Thousands protest against Parliament suspension

Media playback is unsupported on your device

Media captionCrowds fill Whitehall in central London to protest against Boris Johnson’s plans to suspend Parliament

Demonstrations are taking place across the UK against Boris Johnson’s decision to suspend Parliament in the run-up to Brexit.

Thousands of protesters have taken to the streets in cities including Manchester, Leeds, York and Belfast.

In London, Whitehall has been brought to a standstill, with demonstrators chanting “Boris Johnson, shame on you”.

A small group of counter-protesters, marching in support of the prime minister, also arrived in Westminster.

Mr Johnson’s plan to prorogue Parliament prompted an angry backlash from MPs and opponents of a no-deal Brexit when he announced it on Wednesday.

When Parliament is suspended, no debates and votes are held. This is different to “dissolving” Parliament – where all MPs give up their seats to campaign in a general election.

If this prorogation happens as expected, it will see Parliament closed for 23 working days.

Critics view the length and timing of the prorogation – coming just weeks before the Brexit deadline on 31 October – as controversial.

Image copyright
Getty Images

Image caption

Thousands registered their interest in the protests – including in Manchester – on social media

Image copyright
Getty Images

Image caption

In Whitehall, protesters gathered to hear from speakers including Labour’s shadow home secretary Diane Abbott

Protests are taking place in more than 30 towns and cities across the UK, including Edinburgh, Belfast, Cambridge, Exeter, Nottingham, Liverpool, Manchester and Birmingham.

In Oxford, crowds holding banners gathered outside Balliol College, where Mr Johnson studied at university.

Image copyright
Prof Dan Hicks

Image caption

In Oxford, protesters gathered outside Mr Johnson’s former college

Named “Stop the Coup”, the protests are organised by anti-Brexit campaign group Another Europe is Possible.

The group also said there were protests planned in Amsterdam, Berlin and the Latvian capital Riga.

Image caption

Many of the protests – like the one in York – began at 11:00 BST, while others started at mid-day

Image caption

In Nottingham, campaigners gathered in the city centre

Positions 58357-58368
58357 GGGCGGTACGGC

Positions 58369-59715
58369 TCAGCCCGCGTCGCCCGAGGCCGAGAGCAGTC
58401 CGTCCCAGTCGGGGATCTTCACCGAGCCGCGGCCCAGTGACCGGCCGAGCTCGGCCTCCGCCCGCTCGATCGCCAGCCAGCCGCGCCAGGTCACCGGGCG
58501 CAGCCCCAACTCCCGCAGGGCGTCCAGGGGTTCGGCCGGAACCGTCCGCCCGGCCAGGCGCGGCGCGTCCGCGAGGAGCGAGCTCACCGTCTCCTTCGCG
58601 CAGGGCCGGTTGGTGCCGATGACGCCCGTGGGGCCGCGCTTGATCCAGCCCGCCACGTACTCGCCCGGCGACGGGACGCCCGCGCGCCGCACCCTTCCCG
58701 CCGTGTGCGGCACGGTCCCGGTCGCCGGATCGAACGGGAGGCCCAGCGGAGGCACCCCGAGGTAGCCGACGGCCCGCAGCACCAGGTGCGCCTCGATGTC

Shadow chancellor John McDonnell and shadow home secretary Diane Abbott both addressed crowds in London.

“Boris Johnson, this is not about Parliament versus the people, this is about you versus the people,” Mr McDonnell said.

Speaking from a stage near Downing Street, Ms Abbott told protesters: “We cannot allow Boris Johnson to shut down Parliament and to shut down the voice of ordinary British people.”

Image copyright
Richard Simpson

Image caption

Protesters dressed as children’s characters in Plymouth

Journalist and activist Owen Jones, who will speak at the London protest, said: “This is about defending democracy.

“We have an unelected prime minister shutting down the elected representatives of the British public who are supposed to be scrutinising the biggest upheaval since the end of the war.

“I think people who voted Remain or Leave should take to the streets today – no-one voted for a no-deal Brexit.

“There will be Remainers [at the protests] but I’ve had Leavers get in touch with me and tell me they will be marching, too.”

Image copyright

Image caption

By late morning at the Brandenburg Gate in Berlin, small crowds had gathered – one of three protests abroad

Image caption

The protest in Bristol had to be moved to College Green outside City Hall to avoid traffic problems

Chancellor Sajid Javid, speaking on BBC Radio 4’s Today programme, defended the prime minister’s decision to suspend Parliament.

He said: “It’s quite usual this time of year for Parliament to go in to a recess. It’s perfectly correct and appropriate to prorogue Parliament.

“I think it’s absolutely right that this prime minister and his government get the chance to set up their agenda.”

UK divided over what democracy means

It’s a far cry from the numbers that we saw marching through Westminster earlier this year. I think we’d probably measure this one in the low thousands [in central London].

But there are deeply-held passions here, different kinds of passions. Some are here because they don’t like Boris Johnson’s government, some because they are worried about proroguing Parliament, some because they don’t want no deal, some because they don’t want Brexit at all.

There’s been a lot of talk about democracy from the people I’ve spoken to here today, but actually I think what it comes down to is a country which is driven by very different definitions about what democracy actually means.

The Jo Cox Foundation, which was set up in the wake of the Labour MP’s murder in 2016, warned that anger over Brexit “should not spill over into something more dangerous”.

Meanwhile, a petition against the prime minister’s plan to suspend Parliament has received more than a million signatures.

And on Friday, former Tory Prime Minister Sir John Major announced he will join forces with anti-Brexit campaigner Gina Miller to oppose the decision to suspend Parliament in the courts.

He believes Mr Johnson’s move to suspend Parliament is aimed at preventing MPs from opposing a no-deal Brexit.

The prime minister has dismissed suggestions that suspending Parliament is motivated by a desire to force through a no deal, calling them “completely untrue”.

Foreign Secretary Dominic Raab said: “The idea this is some kind of constitutional outrage is nonsense.”

Are you at the protests? Share your photos and videos by emailing

Please include a contact number if you are willing to speak to a BBC journalist. You can also contact us in the following ways:

Leave a Reply

Your email address will not be published. Required fields are marked *